Russia’s Central Bank is testing Blockchain technology with selected partner banks via a new consortium – but it will not involve the previously-touted “Russian Bitcoin.”
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Russia’s Central Bank Tests ‘Cryptotechnology’
At the International Finance Congress June 3-4 in St. Petersburg, deputy governor Olga Skorobogatova said that a new “consortium” was to be set up “for the implementation of this promising Blockchain cryptotechnology.”
“Currently a number of major banks as well as several companies have confirmed participation in the consortium,” she stated. “We’ve created a technical prototype for a messaging system on the Blockchain and will be testing this with market participants shortly.”
Russia has thus far been an outspoken critic of Bitcoin in particular, stating that it would develop its own centralized “equivalent” whose issuance would be controlled by the bank.
Blockchain technology itself has meanwhile fared better, with Russia seeking to streamline banking procedures and create gateways to international finance in line with institutions throughout the world.
Skorobogatova added that the messaging system would likely first be used with ISO, SWIFT and other formats, with the potential for blockchain-based payments coming “as a possible next step,” local news source Kommersant notes.
Russia R3-CEV Competition?
Participants in the consortium have been named among others as QIWI, the mobile payment company already investigating the use of cryptocurrency-like tokens, online bank Tinkoff and the Russian arm of consultancy firm Accenture. Notably, Sberbank and VTB Group, the country’s largest banks, did not sign up, the former planning to join in the R3-CEV consortium.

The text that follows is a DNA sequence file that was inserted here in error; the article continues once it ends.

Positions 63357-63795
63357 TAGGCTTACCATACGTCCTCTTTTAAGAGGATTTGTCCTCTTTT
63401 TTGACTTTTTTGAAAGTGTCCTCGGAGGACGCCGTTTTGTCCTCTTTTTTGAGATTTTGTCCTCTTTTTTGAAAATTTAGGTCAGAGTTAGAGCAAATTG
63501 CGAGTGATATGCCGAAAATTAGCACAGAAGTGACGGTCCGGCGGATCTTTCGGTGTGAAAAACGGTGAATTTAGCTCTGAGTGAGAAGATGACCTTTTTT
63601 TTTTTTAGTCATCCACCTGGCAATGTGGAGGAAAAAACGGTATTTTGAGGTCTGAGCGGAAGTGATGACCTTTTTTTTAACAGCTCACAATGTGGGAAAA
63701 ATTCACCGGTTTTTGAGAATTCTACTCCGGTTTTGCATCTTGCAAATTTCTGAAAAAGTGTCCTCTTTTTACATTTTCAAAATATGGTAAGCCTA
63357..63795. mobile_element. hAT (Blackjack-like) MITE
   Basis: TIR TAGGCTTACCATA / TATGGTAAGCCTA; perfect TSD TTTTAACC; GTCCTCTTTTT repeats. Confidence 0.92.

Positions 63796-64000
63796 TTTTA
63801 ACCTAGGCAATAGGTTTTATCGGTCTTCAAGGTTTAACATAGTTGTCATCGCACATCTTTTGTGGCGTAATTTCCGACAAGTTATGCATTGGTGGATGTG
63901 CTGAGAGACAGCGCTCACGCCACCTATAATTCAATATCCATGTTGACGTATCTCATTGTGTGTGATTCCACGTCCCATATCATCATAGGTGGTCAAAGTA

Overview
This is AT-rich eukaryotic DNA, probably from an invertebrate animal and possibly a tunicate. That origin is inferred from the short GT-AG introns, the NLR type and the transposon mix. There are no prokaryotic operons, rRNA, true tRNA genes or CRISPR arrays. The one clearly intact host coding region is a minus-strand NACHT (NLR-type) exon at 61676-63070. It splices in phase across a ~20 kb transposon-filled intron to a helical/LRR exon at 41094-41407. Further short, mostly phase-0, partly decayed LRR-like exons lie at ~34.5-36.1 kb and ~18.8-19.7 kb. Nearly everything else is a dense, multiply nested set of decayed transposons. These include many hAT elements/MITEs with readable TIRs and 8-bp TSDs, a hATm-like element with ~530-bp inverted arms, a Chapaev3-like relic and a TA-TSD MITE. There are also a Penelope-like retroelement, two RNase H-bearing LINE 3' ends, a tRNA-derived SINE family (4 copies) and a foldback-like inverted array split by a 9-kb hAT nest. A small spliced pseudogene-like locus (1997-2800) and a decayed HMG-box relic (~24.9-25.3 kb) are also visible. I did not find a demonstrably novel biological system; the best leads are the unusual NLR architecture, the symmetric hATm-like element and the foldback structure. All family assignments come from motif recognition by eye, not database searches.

“Blockchain allows for long-standing problems in the finance sector to be resolved, as well as changing the setup for all sorts of relationships between market players,” QIWI CEO Sergey Solonin commented.
His comments were echoed by fellow participants Binbank and KMB-Otkritiya, both of which were careful not to suggest a seismic shift in practices was on the cards as yet.
“We’re currently evaluating and choosing where to go in terms of work,” Binbank’s head of digital Dmitriy Kashtanov said. “One of the most promising areas is registers [but also] transfers, as well as working with smart contracts.”
KMB’s Sergey Mendov added there were “several areas in which the technology could be implemented” but that the bank was “concentrating at first on the simplest cases.”
The Central Bank already has a “work group” looking at Blockchain and its potential areas of implementation, which has been active since February. In the meantime, the outlook for unregulated technologies such as Bitcoin from a legal perspective remains decidedly bleak.
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Images courtesy of rbc.ru and brics-info.org